Albatros D.V

Entering service in May 1917, the Alhatros D.V was Germany’s answer to the British S.E.5 and French SPAD fighters, which were dominating the air war on the Western Front.
Broadly similar to its forebear, The Albatros
D.III, the D.V had an elegantly streamlined monocoque fuselage with a cowled Mercedes water-cooled engine and a large spinner over the propeller boss. It was an excellent combat aircraft despite a disconcerting tendency to break up in a prolonged dive, owing to a design fault of the lower wing. The fighter initially equipped Manfred von Richtrofen’s Jadeschwader 1 – known as “Richtrofen’s Circus” because of their gaudily painted aircraft – but its performance failed to restore the balance of power in the German Air Corps’ favour. In July 1917 Richthofen privately denounced the D.V as “inferior to the English in a downright ridiculous manner”.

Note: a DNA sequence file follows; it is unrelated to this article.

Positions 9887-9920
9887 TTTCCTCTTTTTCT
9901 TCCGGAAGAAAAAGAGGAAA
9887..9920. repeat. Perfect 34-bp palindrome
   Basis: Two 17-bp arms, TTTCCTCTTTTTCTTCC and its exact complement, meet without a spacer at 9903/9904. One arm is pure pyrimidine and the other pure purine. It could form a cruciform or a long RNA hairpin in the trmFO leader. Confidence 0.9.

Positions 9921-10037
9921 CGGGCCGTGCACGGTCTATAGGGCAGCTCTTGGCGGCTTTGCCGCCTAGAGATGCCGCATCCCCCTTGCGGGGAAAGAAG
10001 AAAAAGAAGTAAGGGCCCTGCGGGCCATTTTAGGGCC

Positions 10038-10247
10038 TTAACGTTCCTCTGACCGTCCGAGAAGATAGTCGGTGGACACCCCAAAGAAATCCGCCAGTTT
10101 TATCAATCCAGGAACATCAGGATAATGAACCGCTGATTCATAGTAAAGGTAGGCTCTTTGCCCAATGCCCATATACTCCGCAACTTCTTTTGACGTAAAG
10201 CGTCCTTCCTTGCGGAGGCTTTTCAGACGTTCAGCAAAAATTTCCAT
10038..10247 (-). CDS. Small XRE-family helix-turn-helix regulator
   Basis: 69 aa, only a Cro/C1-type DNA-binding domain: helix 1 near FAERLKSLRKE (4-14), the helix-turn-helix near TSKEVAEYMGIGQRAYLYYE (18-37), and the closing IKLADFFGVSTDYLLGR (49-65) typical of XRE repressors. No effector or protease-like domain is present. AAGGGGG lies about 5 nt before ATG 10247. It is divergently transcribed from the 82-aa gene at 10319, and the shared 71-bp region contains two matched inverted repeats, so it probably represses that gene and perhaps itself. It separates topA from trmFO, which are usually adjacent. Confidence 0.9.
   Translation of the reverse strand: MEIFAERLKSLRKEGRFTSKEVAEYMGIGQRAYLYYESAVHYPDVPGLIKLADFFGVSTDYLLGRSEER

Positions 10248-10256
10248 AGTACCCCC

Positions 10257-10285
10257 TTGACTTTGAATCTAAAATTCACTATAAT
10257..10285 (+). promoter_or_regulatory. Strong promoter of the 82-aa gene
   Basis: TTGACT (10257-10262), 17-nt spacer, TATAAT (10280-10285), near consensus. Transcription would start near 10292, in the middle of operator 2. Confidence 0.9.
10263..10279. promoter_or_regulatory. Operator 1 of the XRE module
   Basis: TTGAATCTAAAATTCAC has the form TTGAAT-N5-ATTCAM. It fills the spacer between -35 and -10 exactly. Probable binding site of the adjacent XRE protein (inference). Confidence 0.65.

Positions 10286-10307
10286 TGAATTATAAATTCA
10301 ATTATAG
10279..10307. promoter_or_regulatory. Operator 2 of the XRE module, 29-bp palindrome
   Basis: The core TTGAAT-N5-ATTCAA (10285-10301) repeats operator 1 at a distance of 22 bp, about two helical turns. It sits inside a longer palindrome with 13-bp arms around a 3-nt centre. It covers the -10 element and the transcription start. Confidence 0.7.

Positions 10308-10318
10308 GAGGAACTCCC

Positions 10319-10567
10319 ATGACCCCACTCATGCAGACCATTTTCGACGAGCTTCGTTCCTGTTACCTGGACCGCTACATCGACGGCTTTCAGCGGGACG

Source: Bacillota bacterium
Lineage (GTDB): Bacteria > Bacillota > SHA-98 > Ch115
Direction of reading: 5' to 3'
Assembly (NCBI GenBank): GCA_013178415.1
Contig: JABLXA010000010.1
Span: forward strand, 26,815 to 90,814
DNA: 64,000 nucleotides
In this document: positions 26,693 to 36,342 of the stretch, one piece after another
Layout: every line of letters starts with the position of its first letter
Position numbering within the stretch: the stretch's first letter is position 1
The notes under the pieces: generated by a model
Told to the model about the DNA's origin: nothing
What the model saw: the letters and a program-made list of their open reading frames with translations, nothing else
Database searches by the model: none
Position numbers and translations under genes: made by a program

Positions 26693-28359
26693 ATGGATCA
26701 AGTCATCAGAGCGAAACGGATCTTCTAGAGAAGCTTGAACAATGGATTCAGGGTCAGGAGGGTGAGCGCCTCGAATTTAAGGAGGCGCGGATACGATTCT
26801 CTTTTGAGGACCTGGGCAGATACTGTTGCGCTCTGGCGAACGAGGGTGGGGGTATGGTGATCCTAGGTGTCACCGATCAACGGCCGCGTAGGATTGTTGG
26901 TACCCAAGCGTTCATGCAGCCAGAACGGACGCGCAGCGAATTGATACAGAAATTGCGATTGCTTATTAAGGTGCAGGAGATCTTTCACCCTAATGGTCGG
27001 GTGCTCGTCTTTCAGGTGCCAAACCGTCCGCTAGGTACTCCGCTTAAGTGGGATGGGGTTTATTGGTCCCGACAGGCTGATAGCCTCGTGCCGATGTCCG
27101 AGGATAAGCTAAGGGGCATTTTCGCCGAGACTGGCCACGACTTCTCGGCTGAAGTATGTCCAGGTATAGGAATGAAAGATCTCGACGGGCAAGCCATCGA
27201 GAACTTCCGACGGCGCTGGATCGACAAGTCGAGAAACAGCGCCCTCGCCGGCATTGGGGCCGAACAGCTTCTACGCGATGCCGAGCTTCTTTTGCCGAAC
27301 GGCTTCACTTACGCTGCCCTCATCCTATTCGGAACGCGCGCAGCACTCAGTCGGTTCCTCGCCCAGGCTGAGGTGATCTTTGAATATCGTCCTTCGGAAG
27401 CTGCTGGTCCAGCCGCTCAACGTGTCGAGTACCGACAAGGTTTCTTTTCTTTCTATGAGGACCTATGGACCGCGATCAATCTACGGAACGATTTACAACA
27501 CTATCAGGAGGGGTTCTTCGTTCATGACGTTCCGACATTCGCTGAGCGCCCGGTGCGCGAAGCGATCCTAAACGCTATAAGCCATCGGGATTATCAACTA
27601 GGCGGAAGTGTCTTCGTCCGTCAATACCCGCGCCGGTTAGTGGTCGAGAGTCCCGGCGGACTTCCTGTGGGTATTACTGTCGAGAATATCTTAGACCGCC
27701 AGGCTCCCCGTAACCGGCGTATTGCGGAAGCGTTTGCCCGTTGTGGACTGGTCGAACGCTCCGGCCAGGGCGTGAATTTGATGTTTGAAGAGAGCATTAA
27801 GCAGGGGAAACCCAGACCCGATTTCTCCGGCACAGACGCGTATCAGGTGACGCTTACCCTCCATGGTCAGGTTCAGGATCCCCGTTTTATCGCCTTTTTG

In the late autumn the improved D.Va was inreduced. Externally very similar, the D.V and D.Va often served together in the same units. Both types were built in large numbers – by May 1918 more than a thousand were in service, operating in Italy and Palestine as well as on the – Western Front.